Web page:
The late Ed Moses (1998) made a huge impact on LA’s art scene. He continued to create art with the help of his assistants until his death at ninety one years of age. In 2012, when he was eighty six, I had the privilege of interviewing the iconic artist. What I thought would be one meeting turned into a series of dinners and eccentric happenings. I remember one event, I sat between Ed and Larry Bell, another was dinner out with Peter Goulds (LA Louver) and Nancy Keinholz, among other Hollywood insiders.
Ed was known to quite the ladies man. To set the record straight, this was a strictly platonic relationship…after all he was the same age as my father. Catching an inside glimpse of his world was an unexpected coup for any writer. Ed has left a lasting impression on me. I still giggle when I think of him.
This article was published in December of 2012 in the Santa Monica Mirror. This is one of my most popular articles – I still receive emails to this day about it. I hope you enjoy my interview.
ying along Abbot Kinney Boulevard to meet the legendary artist Ed Moses for dinner, I caught a glimpse of him casually strolling down the street. As I drew closer, I couldn’t help but notice people stopping to say hi, some ever so briefly while others lingered to chat. Ed took a moment with each of his admirers before entering the restaurant.
For more than 50 years, Venice has been home to the abstract painter. He is a fixture in Venice… a treasure… an icon. At 86, Moses is at the top of his game. As prolific as ever, this renowned artist recently enjoyed a successful opening at Patrick Painter at Bergamot Station. His latest exhibition “The Crackle Paintings” is a testament to his unequivocal legacy. His new series is unabashedly bold…subtle, yet explosive.
“It’s a bit like watching Moses part the Red Sea,” says gallerist Patrick Painter. “This guy is making these incredibly fresh paintings… truly maintaining his position as America’s greatest abstract painter.”
Entering Hal’s Bar and Grill he is immediately recognized by the hostess who escorts us to our table. The art of Ed Moses is currently gracing the walls above us. Several customers acknowledge him with a nod, and our waitress comes by to warmly greet this charming gent. Co-owner Don Novack stops by our table, and they chat briefly about the new work due to be installed at Hal’s.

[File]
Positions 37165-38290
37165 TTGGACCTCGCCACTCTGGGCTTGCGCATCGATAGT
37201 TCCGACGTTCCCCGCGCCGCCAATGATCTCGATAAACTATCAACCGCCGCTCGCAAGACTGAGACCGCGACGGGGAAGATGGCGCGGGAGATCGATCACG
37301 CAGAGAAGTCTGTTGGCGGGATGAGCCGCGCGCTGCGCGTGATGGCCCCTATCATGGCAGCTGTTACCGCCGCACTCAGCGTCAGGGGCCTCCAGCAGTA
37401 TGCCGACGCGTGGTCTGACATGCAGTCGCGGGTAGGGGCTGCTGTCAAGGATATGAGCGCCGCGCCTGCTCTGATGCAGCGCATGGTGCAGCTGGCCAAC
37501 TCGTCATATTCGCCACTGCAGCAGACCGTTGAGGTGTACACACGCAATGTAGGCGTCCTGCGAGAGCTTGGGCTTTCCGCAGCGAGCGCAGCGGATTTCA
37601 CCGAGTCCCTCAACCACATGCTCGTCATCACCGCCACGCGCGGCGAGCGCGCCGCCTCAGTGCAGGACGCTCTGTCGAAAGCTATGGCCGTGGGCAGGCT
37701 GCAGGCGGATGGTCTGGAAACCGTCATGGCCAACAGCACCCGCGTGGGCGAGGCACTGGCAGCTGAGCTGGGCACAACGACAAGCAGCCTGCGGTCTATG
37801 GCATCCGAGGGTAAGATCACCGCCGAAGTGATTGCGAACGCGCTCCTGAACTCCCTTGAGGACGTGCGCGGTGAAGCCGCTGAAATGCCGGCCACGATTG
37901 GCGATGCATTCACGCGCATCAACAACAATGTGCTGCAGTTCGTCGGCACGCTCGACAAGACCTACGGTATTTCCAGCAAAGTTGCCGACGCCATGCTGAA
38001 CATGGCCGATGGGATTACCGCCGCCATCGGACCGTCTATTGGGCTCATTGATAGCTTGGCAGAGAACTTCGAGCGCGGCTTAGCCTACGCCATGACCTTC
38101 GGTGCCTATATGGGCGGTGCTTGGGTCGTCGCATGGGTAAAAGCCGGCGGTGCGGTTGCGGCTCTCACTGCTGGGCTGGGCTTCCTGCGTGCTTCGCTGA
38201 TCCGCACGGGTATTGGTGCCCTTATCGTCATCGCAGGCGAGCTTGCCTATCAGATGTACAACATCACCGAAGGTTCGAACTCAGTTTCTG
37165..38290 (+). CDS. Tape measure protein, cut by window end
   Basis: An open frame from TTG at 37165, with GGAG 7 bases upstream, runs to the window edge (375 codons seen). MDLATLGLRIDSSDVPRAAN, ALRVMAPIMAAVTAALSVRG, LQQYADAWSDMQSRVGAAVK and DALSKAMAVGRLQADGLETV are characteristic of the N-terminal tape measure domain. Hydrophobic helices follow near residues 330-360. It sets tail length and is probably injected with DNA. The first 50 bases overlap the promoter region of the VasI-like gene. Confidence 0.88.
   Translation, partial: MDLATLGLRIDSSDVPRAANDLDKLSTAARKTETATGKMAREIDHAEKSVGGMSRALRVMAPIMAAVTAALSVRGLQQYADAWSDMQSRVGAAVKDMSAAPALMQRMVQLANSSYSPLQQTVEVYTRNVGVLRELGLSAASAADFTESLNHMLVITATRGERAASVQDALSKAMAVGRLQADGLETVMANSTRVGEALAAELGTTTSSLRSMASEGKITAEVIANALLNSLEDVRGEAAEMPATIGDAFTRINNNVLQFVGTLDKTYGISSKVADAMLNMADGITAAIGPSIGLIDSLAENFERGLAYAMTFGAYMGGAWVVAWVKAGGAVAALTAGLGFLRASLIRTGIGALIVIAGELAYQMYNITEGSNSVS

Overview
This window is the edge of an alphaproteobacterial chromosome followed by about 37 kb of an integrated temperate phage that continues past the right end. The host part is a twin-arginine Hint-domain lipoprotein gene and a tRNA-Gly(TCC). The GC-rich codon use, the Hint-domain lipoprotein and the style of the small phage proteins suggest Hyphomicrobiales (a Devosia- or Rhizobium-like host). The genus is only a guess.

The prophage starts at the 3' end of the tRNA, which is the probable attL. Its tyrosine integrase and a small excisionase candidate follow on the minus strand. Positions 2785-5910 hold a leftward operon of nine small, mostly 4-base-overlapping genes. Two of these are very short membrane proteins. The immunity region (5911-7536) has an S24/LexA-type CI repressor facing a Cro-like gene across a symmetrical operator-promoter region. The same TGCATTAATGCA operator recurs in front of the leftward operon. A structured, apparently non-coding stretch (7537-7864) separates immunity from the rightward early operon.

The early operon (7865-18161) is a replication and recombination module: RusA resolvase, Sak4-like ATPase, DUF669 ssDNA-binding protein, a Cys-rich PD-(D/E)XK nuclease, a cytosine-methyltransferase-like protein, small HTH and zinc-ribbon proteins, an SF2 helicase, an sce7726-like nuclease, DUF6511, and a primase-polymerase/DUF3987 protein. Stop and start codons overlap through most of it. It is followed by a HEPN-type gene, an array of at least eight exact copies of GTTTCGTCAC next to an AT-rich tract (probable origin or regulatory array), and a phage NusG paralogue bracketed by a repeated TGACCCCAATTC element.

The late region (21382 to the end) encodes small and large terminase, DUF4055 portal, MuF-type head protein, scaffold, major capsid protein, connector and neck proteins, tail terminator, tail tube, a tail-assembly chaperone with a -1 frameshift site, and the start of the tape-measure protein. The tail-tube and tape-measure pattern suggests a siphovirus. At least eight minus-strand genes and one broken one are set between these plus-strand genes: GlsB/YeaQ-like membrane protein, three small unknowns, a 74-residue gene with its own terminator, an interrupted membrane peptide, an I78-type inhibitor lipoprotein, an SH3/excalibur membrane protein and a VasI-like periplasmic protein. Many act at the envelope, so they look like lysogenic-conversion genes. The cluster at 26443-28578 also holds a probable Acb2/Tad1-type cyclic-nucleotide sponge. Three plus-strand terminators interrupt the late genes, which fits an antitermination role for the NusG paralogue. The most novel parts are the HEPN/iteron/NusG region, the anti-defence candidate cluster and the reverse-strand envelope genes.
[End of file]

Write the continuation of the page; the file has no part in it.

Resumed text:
When asked if his work has changed over the years Ed replies, “I never change…I mutate. In other words, one series of paintings comes from the proceeding series of paintings. And that goes on and on and on,” he says. “So I don’t work within the scope of having an idea and then executing the idea. I just muck about.”
Moses has two assistants that stretch and prepare six to eight canvases a day. “I find something that’s interesting by mucking about… not knowing what I am doing… not knowing where I am going and having a strange remembrance of things past,” he says. He reminisces back to 1968 when he asked himself the big question, “What are you doing Ed?” He continues, “That’s when I realized I wanted to leave evidence that I have existed.”
Originally known for his involvement in the prestigious Ferus Gallery, Ed talks about his past exhibitions. When asked if he has ever in his long career been afraid to try something new, he responds, “I have said this before and I will say it again, I’m not afraid of anything; I’m terrified of everything. So terror is my constant companion.”
Enjoying the work of Picasso and Pollack, Moses insists that he is not trying to tell a story with his paintings. He muses, “I make most of my discoveries by falling on my head.”
After we finally part ways, I run into Don Novack who tells me that just last week an art tour of MOCA patrons happened to be having lunch at Hal’s when Ed Moses came in for lunch. “They were so excited,” he laughs. “You would have thought God had walked through the door!”
“Crackle Paintings,” a solo exhibition by Ed Moses was opened at Patrick Painter Gallery in December 2012. Kohn Gallery is currently managing the Estate of Ed Moses; For more information, visit https://www.kohngallery.com/moses